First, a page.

Resources for Teachers

We're asking educators from across the country to share their stories of teaching the Declaration of Independence!
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Laurie Delaney Teacher Profile

How did Laurie teach the Declaration of Independence? "I began by providing my students with parchment copies of the Declaration. I pointed out 's' looking like an 'f,' signatures, anything that caught their attention. I collected the parchment copies, and distributed to each student a typed copy, 4 pages, back to back. I also provided 4 highlighter colors. With the first color, we highlighted most of the first paragraph and then labeled it, Intro. Through guided discussion, we determined that it was Jefferson's topic sentence: When one group of people must break away from another group, common courtesy requires that they announce why they are doing so. With another color, we highlighted key phrases in the next paragraph and labeled it, Ideals. In a perfect world, Jefferson believed that all people are equal, they have rights given by God, and the purpose of governments is to protect those rights. Those rights cannot be taken away. In a third section, labeled Logic, we highlighted the lines that explain that it is our duty to change a government that harms or denies our rights time after time. In fact, it is our duty to do so. This is the first time that Jefferson names names, identifying the 13 colonies and Great Britain. In Complaints (new color), Jefferson goes on to prove it by listing a host of wrongs committed by the King. I asked students to highlight the intro of each wrong: each 'He has' and each 'by.' They were to count them and should have found 27 complaints. That should prove Jefferson's long train of abuses. I selected several complaints and we discussed their meanings or origins, such as quartering, taxation without representation, etc. Back with the Ideal color, we highlighted the key phrase that follows the complaints, that the King is unfit to be the leader of a free people. Finally, with the Intro color again, we highlighted the Conclusion, where Jefferson makes his grand, final announcement that the colonists are free from England. In fact, he says it three times! I divided the class into five groups, corresponding to the five sections: Intro, Ideals, Logic, Complaints, and Conclusion. Each group wrote their section in their own words (keeping complaints to 5). When ready, one student would dictate the section to me, while I transcribed it on a long sheet of butcher paper. If possible, I showed the Declaration signing scene from 1776, then invited students to come forward to sign their class copy. I displayed the scroll appropriately. To check for understanding, I prepared a worksheet with phrases in the Declaration and asked students to explain or rewrite them."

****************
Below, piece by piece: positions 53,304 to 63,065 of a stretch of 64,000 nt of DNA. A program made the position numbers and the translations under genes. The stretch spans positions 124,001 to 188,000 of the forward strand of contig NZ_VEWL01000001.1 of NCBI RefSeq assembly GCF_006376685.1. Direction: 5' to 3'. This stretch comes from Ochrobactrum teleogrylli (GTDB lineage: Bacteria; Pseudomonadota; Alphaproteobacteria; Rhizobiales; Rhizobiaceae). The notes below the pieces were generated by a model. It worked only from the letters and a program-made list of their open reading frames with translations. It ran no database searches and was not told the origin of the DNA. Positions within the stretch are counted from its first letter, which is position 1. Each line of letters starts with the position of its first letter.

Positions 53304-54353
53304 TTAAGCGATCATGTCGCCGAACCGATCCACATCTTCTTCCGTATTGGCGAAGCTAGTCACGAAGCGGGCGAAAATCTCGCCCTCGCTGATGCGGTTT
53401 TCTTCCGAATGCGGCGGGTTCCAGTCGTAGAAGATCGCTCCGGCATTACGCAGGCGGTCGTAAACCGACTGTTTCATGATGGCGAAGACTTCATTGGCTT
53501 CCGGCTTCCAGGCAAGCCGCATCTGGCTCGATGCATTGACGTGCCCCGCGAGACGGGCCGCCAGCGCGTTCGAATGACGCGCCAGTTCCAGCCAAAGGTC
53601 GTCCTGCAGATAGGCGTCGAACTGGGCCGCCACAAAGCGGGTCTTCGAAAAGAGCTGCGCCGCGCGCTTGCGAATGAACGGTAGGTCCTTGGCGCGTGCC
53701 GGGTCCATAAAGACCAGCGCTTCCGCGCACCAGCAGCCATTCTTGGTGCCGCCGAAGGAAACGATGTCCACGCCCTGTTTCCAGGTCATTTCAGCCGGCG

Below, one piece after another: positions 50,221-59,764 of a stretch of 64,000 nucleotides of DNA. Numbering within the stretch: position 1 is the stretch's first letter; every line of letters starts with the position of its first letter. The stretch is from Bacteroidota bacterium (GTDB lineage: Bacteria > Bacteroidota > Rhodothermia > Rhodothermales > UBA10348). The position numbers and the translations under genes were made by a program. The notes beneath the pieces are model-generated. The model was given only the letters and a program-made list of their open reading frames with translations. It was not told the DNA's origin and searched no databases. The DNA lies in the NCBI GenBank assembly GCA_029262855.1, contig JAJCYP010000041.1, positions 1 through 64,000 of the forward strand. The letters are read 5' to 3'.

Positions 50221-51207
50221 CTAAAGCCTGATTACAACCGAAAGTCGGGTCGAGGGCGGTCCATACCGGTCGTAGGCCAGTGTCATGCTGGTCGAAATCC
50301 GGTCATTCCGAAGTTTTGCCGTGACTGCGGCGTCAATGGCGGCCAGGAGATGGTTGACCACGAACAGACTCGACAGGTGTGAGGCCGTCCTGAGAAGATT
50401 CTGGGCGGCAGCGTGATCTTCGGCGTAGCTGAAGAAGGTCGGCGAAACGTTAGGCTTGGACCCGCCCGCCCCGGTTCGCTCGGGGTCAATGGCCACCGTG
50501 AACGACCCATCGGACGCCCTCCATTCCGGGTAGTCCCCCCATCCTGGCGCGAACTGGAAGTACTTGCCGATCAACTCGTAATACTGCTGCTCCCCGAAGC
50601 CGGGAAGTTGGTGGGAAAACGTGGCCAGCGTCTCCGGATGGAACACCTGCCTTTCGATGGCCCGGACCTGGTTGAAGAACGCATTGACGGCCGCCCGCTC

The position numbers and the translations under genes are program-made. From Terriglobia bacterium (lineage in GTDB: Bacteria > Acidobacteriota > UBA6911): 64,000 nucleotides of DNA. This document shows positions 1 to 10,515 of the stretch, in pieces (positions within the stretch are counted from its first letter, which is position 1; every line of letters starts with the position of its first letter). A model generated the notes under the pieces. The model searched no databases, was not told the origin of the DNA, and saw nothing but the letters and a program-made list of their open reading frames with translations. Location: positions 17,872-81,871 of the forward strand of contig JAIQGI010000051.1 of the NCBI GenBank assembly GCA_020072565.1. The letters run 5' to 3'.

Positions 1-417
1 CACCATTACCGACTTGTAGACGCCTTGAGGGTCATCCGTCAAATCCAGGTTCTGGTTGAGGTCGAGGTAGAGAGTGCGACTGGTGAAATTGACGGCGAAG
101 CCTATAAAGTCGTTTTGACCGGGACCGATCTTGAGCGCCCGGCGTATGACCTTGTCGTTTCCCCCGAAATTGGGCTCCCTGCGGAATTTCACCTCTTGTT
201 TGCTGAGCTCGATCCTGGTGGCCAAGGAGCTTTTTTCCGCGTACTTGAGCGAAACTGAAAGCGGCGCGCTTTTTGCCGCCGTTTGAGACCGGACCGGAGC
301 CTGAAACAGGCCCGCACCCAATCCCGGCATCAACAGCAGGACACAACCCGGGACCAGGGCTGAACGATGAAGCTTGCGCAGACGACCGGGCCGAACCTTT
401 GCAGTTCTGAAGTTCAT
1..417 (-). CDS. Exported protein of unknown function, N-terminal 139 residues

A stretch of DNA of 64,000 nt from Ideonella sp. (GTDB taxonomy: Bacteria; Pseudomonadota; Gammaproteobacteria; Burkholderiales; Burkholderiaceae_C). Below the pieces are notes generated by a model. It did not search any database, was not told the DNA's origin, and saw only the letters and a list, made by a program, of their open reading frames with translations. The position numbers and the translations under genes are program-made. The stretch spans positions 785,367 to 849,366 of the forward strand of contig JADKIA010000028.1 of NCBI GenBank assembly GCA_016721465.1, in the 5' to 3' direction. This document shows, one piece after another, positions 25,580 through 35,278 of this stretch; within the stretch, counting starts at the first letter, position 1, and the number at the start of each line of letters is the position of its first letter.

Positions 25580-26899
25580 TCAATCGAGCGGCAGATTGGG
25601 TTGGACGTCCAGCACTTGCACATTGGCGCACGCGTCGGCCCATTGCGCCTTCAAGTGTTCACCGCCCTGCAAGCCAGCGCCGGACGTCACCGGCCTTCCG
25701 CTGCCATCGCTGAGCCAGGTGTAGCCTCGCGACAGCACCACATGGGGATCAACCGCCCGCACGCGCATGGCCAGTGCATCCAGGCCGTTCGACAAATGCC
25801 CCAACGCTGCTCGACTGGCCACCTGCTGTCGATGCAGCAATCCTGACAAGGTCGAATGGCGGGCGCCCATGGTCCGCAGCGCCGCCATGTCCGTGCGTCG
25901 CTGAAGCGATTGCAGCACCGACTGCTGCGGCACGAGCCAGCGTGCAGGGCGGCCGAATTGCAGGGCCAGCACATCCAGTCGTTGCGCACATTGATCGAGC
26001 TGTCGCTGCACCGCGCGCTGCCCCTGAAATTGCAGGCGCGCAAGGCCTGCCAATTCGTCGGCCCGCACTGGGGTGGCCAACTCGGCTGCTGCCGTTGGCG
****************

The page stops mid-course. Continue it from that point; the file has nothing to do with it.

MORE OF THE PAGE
Jennifer Egas Teacher Profile

How does Jennifer teach the Declaration of Independence? "I have students dissect the document in small groups after providing the context of the Enlightenment, Great Awakening, Deism, etc. I am looking for new ways to teach the document, too!"

 

How Bruce Giles Teaches the Declaration of Independence

How does Bruce teach the Declaration of Independence? "We read the Declaration of Independence through the phrase that 'all men are created equal'. I then ask students whether Jefferson understood that black slaves were human beings. Many students will believe he did not. Then I provide 4 pieces of evidence for them to consider: 1) I tell them the story of Sally Hemings, her children, and the DNA testing that proves she had children with Jefferson. 2) I map out how, under colonial Virginia law, you would remain a slave even if your father, grandfather, and great grandfather were white. 3) They read the passage on slavery Jefferson wrote in the Declaration of Independence that was removed after debate. 4) We read a passage from Query XVIII of Jefferson's Notes on the States of Virginia (beginning with 'There must doubtless be an unhappy influence on the manners of our people produced by the existence of slavery among us'); I have students identify 12 words they or their classmates may not understand, and we write them on the board and brainstorm on synonyms. I then ask if any students have changed their mind — and many have, agreeing that Jefferson understood blacks to be human beings. So I ask why he did not give his 140-odd slaves freedom. As a class, we calculate the value of a slave. We do so in modern dollars, agreeing on a wage ($10 per hour is easy), days and hours worked, and probable productive life span. I then introduce them to the time value of money, to adjust for the income being produced over the person's lifetime. They will come up with a number well over a million dollars per slave. Even dividing in half to account for age differences, they will understand that Jefferson had many millions of dollars worth of slaves! So, why did he not release them?"

 

Ken Hoin Teacher Profile